by Maria Chertok
The report is the first attempt of its kind to capture a comprehensive picture of foundations in Russia. It combines statistical data, results of quantitative and qualitative research, expert opinions on the environment for foundations and some prognosis of how the foundations sector will develop in the future. The report also names the most significant results of 2010.
Why this report was needed? Despite the significant growth of the foundation sector, there was very little reliable data available so it was pretty hard to comprehend the size of the sector, both in terms of number of institutions and funds involved. The Russian legislation and practice takes a very broad view on the idea of foundations when practically any charity can be named a foundation, so it is hard to distinguish foundations as donor organisations from other NGOs.
The report takes a view that foundations usually come in five different forms: private foundations, corporate foundations, community foundations, endowments (these can belong to universities, for example) and fundraising foundations (a widespread type of institution that collects donations from the public to fund emergency needs of individuals, mostly medical assistance).
The most topical findings of the report include:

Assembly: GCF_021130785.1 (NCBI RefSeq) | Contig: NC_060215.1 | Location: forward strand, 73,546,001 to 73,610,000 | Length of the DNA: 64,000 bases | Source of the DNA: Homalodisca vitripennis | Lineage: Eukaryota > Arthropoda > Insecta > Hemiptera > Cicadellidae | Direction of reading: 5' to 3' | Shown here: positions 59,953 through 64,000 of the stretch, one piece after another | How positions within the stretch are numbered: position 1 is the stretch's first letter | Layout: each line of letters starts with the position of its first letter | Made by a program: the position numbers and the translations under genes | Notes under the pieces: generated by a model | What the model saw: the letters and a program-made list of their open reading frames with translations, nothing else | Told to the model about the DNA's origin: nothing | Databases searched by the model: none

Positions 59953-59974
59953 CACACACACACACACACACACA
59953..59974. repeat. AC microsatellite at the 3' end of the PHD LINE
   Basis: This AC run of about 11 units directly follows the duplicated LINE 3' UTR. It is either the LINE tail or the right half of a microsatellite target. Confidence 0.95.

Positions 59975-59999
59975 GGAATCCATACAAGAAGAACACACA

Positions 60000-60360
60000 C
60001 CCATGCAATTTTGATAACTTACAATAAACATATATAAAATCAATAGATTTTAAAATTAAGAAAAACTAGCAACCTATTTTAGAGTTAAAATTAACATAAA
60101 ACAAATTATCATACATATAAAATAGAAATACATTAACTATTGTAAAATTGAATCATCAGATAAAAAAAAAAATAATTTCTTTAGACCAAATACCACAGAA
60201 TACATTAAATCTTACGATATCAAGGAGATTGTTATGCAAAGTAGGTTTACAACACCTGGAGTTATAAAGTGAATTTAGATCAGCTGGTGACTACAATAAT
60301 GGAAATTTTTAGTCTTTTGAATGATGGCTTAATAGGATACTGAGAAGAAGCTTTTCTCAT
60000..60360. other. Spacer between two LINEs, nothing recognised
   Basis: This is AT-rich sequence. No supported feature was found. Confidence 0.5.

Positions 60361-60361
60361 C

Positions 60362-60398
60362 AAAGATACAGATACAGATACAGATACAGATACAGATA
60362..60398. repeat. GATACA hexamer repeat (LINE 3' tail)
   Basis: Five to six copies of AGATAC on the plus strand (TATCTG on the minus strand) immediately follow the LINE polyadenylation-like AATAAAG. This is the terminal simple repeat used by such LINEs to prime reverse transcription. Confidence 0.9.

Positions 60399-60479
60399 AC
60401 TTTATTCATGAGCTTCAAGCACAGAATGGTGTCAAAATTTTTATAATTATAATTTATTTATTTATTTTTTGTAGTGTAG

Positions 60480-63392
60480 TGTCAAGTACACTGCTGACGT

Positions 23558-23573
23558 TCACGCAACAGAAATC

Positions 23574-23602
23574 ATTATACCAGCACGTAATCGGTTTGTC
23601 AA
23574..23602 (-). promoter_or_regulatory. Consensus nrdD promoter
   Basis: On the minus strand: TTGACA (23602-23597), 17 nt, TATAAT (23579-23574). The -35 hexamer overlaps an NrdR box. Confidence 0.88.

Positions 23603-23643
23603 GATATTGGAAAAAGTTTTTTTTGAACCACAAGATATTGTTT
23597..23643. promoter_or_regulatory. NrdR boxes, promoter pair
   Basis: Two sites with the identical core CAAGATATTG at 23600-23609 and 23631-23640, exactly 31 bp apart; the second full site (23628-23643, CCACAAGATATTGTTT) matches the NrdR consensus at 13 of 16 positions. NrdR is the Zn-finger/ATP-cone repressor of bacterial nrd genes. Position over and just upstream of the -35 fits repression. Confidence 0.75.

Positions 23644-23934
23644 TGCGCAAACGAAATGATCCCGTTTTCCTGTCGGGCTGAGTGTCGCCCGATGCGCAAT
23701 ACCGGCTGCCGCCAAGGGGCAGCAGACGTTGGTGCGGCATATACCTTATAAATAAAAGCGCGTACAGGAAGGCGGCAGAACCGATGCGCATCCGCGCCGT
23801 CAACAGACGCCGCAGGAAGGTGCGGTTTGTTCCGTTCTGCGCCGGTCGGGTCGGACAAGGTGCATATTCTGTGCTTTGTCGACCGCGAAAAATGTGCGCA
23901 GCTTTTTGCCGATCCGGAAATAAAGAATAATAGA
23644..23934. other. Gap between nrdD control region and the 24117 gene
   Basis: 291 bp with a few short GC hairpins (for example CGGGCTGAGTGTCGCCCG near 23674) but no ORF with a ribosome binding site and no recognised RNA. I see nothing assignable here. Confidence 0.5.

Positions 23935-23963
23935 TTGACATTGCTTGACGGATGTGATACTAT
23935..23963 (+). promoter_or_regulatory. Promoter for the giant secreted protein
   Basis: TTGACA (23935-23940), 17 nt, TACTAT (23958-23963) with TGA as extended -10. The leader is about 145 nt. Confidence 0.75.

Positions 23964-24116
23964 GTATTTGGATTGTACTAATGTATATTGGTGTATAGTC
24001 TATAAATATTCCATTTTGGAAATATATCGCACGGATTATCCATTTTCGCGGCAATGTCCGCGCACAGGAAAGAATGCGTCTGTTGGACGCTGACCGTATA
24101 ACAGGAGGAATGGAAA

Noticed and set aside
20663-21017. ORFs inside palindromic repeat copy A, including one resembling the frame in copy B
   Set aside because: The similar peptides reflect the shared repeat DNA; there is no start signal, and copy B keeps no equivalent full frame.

- With great efforts, the researchers managed to establish that there are about 300 active foundations in Russia compared to 900 listed in the government’s register. Others either exist on paper only or refused to cooperate.
- 13% of foundations are funded by a single private donor/family and 13% by a single company or a group of companies; the other 74% do not have a principal source of funding.
- The majority of foundations are based in Moscow, obviously excluding the community foundations that are located in 15 regions of Russia.
- Only 14% of foundations work exclusively as grantmakers, while the majority (63%) combine operational and grantmaking activities.
- Foundations work on average in three programme areas, the most popular being assistance to vulnerable groups (mostly children in need), education, culture and healthcare. For private foundations, education comes top.
- Finally, the 100 foundations that were studied in more detail cumulatively managed 23 billion rubles (US$800 million) in 2010.
In general, we can sadly sum up that foundations are few and small. This probably true for the whole charitable sector but given that foundations are institutions that are supposed to be long-term and work strategically, the figures are very disappointing. This negative side is balanced by good news from the report: since 2008 the number of publications about philanthropy and charitable giving in the media increased by 60% – 95% of them being either neutral (news reports mostly) or positive. We can only hope that a positive change in external environment and public perception will translate into real growth of philanthropic institutions.
Finally, I would like to mention that Olga Alexeeva was named by the report as the person of the year, and her contribution to the development of Russian philanthropy was noted in the foreword to the report.
To be continued: in my next post I will write about the trends described in the report.
Maria Chertok is director of Charities Aid Foundation (CAF) Russia.